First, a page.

48 cases of scrub typhus in Delhi since July
Forty-eight cases of scrub typhus, the bacterial infection that had killed 16 persons and hospitalised 70 in Nagpur, have been treated in four large hospitals in Delhi since July.Updated: Sep 12, 2018 02:32 IST
Forty-eight cases of scrub typhus, the bacterial infection that had killed 16 persons and hospitalised 70 in Nagpur, have been treated in four large hospitals in Delhi since July.
Diagnosis of scrub typhus is often missed as the infection mimics symptoms of common monsoon infections, such as dengue and chikungunya. The infection can be fatal if not treated on time with antibiotics, which are not prescribed for dengue and chikungunya.
Ten people tested positive for scrub typhus in August and September at All India Institute of Medical Sciences (AIIMS). Safdarjung hospital, one of the biggest government hospitals in the city, reported 11 cases of scrub typhus in just the first nine days of September. In August, the hospital had treated 15 such cases.
Sir Ganga Ram hospital, a 675-bed private hospital in the city, has treated around 10 cases in the last one month. Another private hospital, Moolchand Medicity, also reported three cases.
“The number of infection goes up during the monsoons every year. Between January and July this year, around 2% of the samples that were tested were found to be positive. In August and September, this jumped to 10%. Over the years, the number of cases being detected has gone up in Delhi because of increasing awareness and more physicians testing for the disease,” said Rama Chaudhary, professor of microbiology at AIIMS.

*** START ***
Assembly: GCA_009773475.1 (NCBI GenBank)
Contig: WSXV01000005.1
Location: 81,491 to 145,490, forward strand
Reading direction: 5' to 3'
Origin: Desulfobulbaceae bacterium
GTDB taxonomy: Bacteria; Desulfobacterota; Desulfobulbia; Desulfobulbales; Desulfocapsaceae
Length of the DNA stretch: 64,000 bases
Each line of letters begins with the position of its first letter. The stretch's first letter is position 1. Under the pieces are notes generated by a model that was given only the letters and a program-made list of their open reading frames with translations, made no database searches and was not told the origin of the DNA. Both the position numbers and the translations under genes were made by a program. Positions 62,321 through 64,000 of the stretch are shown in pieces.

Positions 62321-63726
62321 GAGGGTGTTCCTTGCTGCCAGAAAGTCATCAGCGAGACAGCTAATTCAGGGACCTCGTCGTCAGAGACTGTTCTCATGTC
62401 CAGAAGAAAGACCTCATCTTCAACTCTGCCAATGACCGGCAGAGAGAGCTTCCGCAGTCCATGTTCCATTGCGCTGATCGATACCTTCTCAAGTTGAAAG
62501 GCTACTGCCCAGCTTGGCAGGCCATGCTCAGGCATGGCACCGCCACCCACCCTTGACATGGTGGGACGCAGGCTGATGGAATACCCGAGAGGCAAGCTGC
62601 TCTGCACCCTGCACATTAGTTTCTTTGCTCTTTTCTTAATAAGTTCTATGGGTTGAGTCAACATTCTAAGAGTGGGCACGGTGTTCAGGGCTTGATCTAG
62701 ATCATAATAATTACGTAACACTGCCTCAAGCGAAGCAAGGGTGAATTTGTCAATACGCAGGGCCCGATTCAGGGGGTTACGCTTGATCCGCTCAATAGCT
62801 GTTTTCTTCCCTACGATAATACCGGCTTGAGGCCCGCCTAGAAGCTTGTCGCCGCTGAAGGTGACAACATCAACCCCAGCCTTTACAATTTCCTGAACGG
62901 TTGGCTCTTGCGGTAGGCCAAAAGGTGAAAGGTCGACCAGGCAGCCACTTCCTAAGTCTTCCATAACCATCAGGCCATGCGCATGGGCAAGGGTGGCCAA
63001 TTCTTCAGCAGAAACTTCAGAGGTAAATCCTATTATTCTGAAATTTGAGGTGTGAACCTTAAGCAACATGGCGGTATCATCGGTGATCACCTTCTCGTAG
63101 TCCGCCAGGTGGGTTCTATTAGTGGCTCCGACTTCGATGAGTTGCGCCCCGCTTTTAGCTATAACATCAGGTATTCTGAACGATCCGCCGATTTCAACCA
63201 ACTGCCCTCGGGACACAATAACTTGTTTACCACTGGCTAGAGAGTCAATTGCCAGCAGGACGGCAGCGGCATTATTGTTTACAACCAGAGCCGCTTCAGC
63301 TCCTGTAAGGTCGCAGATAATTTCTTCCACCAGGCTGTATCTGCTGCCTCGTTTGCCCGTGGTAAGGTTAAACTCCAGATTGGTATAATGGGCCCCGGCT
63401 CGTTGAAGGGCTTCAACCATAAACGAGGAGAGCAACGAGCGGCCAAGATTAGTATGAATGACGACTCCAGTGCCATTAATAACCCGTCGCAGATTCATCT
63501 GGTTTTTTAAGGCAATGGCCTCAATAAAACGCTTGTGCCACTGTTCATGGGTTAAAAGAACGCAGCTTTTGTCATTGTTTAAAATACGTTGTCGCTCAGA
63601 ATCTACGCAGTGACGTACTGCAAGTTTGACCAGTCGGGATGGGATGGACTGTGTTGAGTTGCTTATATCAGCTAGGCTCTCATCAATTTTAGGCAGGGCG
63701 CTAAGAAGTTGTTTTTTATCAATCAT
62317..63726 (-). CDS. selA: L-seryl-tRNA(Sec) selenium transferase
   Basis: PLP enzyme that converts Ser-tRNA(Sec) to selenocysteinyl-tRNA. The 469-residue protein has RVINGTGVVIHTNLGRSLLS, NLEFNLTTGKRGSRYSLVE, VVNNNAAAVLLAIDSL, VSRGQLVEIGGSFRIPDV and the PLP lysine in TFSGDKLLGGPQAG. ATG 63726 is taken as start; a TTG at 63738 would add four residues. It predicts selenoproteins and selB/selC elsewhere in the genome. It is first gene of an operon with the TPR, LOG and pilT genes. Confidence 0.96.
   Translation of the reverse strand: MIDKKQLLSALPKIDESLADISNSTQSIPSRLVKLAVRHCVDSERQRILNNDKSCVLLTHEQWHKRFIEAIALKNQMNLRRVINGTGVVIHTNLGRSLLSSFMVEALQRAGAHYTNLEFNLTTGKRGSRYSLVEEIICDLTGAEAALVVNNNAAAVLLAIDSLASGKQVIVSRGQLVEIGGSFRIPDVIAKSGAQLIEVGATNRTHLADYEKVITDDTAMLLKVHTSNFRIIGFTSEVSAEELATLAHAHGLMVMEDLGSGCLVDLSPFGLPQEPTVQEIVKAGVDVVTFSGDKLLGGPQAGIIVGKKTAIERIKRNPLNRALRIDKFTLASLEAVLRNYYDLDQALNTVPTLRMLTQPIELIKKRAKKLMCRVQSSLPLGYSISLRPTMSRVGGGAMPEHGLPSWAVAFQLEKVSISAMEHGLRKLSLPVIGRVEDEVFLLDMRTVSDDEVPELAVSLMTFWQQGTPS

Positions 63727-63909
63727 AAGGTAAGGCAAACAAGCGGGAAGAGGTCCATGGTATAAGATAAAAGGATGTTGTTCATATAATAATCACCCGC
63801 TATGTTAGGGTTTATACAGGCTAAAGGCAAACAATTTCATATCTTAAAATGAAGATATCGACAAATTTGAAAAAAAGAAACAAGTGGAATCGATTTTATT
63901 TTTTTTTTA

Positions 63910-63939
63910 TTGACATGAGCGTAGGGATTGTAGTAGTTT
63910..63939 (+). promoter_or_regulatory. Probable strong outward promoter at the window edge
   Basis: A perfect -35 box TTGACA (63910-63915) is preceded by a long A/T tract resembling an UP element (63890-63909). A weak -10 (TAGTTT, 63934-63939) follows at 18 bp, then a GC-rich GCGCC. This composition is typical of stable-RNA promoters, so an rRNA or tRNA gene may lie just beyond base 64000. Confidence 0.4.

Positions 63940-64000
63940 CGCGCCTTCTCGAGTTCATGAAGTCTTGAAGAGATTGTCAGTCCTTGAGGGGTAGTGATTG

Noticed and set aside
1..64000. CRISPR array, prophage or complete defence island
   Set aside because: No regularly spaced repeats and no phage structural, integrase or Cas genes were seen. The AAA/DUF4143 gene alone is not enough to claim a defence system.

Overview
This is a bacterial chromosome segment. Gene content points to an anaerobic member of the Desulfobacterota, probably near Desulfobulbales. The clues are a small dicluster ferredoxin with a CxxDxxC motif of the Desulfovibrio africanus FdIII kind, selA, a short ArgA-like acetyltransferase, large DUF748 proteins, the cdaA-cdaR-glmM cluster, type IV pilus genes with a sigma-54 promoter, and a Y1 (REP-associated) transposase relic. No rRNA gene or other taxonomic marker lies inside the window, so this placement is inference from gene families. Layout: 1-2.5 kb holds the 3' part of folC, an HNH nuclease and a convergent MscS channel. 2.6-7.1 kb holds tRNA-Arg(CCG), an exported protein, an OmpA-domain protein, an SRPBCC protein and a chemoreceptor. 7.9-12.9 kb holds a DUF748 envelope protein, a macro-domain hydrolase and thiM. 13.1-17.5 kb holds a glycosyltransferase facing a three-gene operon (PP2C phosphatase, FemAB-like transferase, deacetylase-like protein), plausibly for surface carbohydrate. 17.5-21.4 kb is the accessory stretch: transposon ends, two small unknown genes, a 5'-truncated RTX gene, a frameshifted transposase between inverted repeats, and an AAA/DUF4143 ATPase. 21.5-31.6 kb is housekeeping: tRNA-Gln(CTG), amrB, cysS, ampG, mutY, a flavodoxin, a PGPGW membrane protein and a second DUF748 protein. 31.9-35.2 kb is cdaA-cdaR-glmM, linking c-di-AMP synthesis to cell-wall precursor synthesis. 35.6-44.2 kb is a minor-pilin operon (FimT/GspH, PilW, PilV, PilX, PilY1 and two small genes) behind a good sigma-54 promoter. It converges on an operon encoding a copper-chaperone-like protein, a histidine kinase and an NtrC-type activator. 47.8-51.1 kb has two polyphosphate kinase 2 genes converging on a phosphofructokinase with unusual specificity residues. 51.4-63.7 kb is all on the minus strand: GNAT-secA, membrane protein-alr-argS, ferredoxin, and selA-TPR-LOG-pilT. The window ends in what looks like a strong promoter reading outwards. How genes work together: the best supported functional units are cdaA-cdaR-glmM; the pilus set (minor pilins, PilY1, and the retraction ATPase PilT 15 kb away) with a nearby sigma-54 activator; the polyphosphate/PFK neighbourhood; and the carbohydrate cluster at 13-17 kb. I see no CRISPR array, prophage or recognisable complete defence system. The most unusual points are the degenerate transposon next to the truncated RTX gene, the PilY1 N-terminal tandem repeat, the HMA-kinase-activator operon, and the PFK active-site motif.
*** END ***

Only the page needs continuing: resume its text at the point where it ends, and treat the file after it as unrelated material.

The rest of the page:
Her observation is supported by a 2012-study from the National Centre of Disease Control, which showed that 8.2% of the patients with fever of unknown origins tested positive for rickettsial diseases. However, when a rickettsial disease was considered as a differential diagnosis, the seropositivity increased to 33.3%.
“Earlier, patients at AIIMS were tested for scrub typhus only after they tested negative for the usual seasonal fevers. Now, a fever patient is tested for it on day 1,” said Chaudhary. Scrub typhus is one of a group of diseases caused by the organism rickettsiae and is transmitted by mites, tics, lice and fleas.
The symptoms of scrub typhus and other rickettsial infections include high fever, skin rashes, respiratory problems, red eyes and unconsciousness. Some of the patients also develop joint pains, which is characteristic of chikungunya. The infection can lead to respiratory distress, inflammation of the brain and the lungs, kidney failure and then multi-organ failure, ultimately leading to death.
“The treatment is simple but often missed. We recently treated a boy who was being treated for fever for two weeks at another hospital. He was brought with multiple organ involvement. We diagnosed him for scrub typhus and started antibiotics. He recovered quickly thereafter,” said Atul Gogia, consultant of medicine at Sir Ganga Ram hospital.
Looking for an eschar or a dry dark scab on the body can help in telling scrub typhus apart from other seasonal fevers. “These eschars appear on 40 - 50% of all scrub typhus patients,” he said.
The disease was thought to be found in the hilly regions because the areas have the vegetation to support the proliferation of the vectors, like tics and mites. Now, more cases are being detected in the plains. This could simply be because more people are getting tested, Chaudhary said.
Contacted, a Delhi government official, however, denied that any cases of the disease had been reported from the city so far.